We investigated the three in one multiple outbreak of varicella, rubeola, and rubella with the principle objectives of confirming existence of the outbreak; estimate measles immunization coverage among cases; initiate appropriate measures to reduce morbidity and mortality and formulate recommendations on the basis of the results of present outbreak investigation.
| Materials and Methods|| |
The members of the community from Khalet reported that there were increased number of occurrence of cases of febrile rash with blisters under subcentre Khalet in the villages; Khalet had population of 669 males and 825 females with total of 1494 and Roady 426 males and 489 females with a total of 915, of Gopalpur medical block of Kangra followed by its profuse spread in a propagated fashion to its adjacent Co-educational Mount Carmel Senior Secondary School, (MCSSS) Thakurdwara, Palampur. This school had a total strength of 1,825 students and 45 members of the staff and is located on the Kangra, Palampur national highway - 37 km toward Mandi. Most of the students are from districts other than Kangra such as Sujanpur, Hamirpur Mandi, Sandhol areas of Himachal Pradesh. Hence, the sample size of the affected subcentre Khalet; villages Khalet, Roady and students of Co-educational Mount Carmel Senior Secondary School, (MCSSS) Thakurdwara was 1495 (56 case patients) +915 (39 case patients) from 0 to 50 years + 1870 (410 case patients) from 4 years to 45 years, respectively. The outbreak started from 23 rd March and culminated to 14 th October, 2009.
Having lodged firsthand information report (FIR) to the district health authorities telephonically, the outbreak was investigated on 5 th April, 2009 with the rapid response team. The team comprised of an epidemiologist with a medical officer and the workers of the affected Gopalpur block from the local health system. Written informed consent from the mothers of children in local language for interview schedule, physical examination, and also for laboratory samples was obtained. The following case definitions approved by Council of State and Territorial Epidemiologists (CSTE) for varicella disease in 1999 and for varicella-related deaths in 1998  were used.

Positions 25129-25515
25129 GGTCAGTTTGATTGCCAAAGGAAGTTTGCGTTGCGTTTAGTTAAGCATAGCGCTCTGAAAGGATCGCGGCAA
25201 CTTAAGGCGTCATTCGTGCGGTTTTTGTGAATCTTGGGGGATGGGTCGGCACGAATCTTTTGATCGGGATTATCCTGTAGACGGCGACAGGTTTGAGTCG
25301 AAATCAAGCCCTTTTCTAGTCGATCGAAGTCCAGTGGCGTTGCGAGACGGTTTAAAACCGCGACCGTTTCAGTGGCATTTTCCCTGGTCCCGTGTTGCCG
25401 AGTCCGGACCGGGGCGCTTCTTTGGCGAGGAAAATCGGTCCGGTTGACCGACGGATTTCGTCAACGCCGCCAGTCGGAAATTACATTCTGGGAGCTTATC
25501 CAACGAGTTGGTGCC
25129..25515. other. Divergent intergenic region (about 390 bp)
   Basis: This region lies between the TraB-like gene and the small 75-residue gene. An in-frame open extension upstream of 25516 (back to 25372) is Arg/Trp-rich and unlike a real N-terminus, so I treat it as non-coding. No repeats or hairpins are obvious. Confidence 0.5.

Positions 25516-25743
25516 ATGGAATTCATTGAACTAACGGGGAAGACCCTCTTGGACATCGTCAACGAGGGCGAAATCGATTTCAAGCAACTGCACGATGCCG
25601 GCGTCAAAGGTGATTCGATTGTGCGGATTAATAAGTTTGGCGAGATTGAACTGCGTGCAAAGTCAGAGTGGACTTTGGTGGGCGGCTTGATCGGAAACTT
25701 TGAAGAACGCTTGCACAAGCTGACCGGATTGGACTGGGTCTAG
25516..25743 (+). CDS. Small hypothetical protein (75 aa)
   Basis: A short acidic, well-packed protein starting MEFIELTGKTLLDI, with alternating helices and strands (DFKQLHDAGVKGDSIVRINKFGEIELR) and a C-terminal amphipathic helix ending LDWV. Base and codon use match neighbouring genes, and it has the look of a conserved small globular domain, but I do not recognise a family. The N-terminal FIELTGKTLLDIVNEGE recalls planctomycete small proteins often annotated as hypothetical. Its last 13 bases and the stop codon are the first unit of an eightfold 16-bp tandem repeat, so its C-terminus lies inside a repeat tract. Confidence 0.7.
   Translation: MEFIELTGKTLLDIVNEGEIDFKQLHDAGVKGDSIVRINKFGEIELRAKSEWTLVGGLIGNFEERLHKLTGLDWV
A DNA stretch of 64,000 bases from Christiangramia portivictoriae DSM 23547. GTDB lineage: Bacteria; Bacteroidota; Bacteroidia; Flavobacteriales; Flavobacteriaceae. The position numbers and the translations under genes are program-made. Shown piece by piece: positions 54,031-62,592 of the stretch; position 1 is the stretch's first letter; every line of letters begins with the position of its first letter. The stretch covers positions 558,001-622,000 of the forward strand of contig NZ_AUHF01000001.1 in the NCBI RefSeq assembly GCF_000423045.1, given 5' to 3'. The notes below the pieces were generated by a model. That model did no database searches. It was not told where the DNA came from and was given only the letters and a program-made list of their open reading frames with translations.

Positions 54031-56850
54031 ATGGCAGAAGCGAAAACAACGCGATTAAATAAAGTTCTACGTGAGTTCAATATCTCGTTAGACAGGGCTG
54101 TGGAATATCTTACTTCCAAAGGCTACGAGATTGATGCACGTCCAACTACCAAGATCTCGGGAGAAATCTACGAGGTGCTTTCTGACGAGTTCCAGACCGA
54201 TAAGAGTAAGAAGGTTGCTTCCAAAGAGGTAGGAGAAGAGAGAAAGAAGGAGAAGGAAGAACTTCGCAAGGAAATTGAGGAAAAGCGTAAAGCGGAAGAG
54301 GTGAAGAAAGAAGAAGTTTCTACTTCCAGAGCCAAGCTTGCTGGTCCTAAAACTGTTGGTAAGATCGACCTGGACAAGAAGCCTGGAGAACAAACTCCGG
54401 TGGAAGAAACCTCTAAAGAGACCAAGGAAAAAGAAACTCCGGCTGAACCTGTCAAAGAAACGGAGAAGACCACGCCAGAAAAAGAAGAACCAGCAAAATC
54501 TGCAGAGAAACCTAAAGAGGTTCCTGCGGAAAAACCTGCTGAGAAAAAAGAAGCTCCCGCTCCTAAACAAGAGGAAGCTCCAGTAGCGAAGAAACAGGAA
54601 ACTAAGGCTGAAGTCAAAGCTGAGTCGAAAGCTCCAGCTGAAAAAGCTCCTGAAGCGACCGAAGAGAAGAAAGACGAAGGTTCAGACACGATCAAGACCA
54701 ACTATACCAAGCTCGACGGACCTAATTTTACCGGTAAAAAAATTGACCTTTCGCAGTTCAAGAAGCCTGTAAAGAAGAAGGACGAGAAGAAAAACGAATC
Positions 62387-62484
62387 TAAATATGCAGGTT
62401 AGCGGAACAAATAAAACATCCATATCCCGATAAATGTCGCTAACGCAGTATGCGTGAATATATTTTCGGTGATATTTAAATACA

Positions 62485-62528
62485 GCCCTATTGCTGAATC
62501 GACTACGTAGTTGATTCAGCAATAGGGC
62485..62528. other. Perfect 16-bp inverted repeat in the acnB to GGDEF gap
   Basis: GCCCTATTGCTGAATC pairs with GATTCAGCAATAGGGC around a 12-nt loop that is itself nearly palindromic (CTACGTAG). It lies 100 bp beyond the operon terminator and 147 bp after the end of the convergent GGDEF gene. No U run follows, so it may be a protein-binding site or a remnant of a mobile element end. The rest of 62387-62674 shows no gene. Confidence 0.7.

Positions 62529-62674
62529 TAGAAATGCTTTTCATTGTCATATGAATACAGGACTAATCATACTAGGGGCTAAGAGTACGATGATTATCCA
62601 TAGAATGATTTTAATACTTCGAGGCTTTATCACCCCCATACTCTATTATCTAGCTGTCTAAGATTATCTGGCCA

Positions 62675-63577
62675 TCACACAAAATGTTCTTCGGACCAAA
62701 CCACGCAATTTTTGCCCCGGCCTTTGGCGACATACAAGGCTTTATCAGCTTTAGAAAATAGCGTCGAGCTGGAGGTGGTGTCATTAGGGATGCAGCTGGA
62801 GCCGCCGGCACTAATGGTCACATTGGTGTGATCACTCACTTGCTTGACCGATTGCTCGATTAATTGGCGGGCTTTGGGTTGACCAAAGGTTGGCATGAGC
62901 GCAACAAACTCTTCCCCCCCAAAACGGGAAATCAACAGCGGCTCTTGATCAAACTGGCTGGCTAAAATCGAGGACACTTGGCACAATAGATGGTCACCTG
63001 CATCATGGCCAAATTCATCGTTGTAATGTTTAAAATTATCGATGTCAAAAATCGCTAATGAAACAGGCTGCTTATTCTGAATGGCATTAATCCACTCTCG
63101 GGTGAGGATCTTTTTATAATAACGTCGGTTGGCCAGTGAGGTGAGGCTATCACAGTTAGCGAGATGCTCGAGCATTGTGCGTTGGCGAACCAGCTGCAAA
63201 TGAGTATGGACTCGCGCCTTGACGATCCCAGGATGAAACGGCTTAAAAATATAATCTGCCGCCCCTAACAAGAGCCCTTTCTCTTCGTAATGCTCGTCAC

Varicella clinical case definition
An illness with acute onset of diffuse (generalized) maculopapulovesicular rash without other apparent cause in students/staff of Mount Carmel Senior Secondary School, Palampur and residents of the neighboring villages of Khalet, Roady, and Thakurdwara of Gopalpur block of Kangra since 23 rd March to 14 th October, 2009. In vaccinated persons who develop varicella more than 42 days after vaccination (i.e. breakthrough disease), the rash may by atypical in appearance (maculopapular with few or no vesicles).
Varicella case classification
A case that meets the clinical case definition is not laboratory confirmed, and is not epidemiologically linked to another probable or confirmed case.
Case that is laboratory confirmed or case that meets the clinical case definition and is epidemiologically linked to a confirmed or a probable case.
Two probable cases that are epidemiologically linked are considered confirmed, even in the absence of laboratory confirmation.
Varicella deaths classification
A probable case of varicella that contributes directly or indirectly to acute medical complications that result in death.
A confirmed case of varicella that contributes directly or indirectly to acute medical complications that result in death.
Laboratory criteria for diagnosis
Direct detection-the demonstration of VZV antigen by polymerase chain reaction (PCR) tests, by direct fluorescent antibody (DFA), or by isolation of VZV through viral culture from a clinical specimen.
Four-fold or greater rise in serum varicella immunoglobulin G (IgG) antibody level between acute and convalescent serum by a quantitative serologic assay. A four-fold rise in IgG antibodies might not occur in vaccinated persons. 
Serologic test results that are positive for varicella-zoster immunoglobulin M (IgM) antibody by IgM capture assay.
Active case search was initiated by visiting class to class of the school and adjoining villages to identify case patients that meet the case definition in affected villages. To accomplish this exercise, two teams of health workers were formed. Each team has two health workers: One male and second female supervised by one male health supervisor. We interviewed for 20 min mother of each case patient or the next elder available member in the family with the semistructured questionnaire in the Hindi language. As the team was not oriented in carrying out outbreak investigation previously, two senior medical officers trained and supervised the whole team.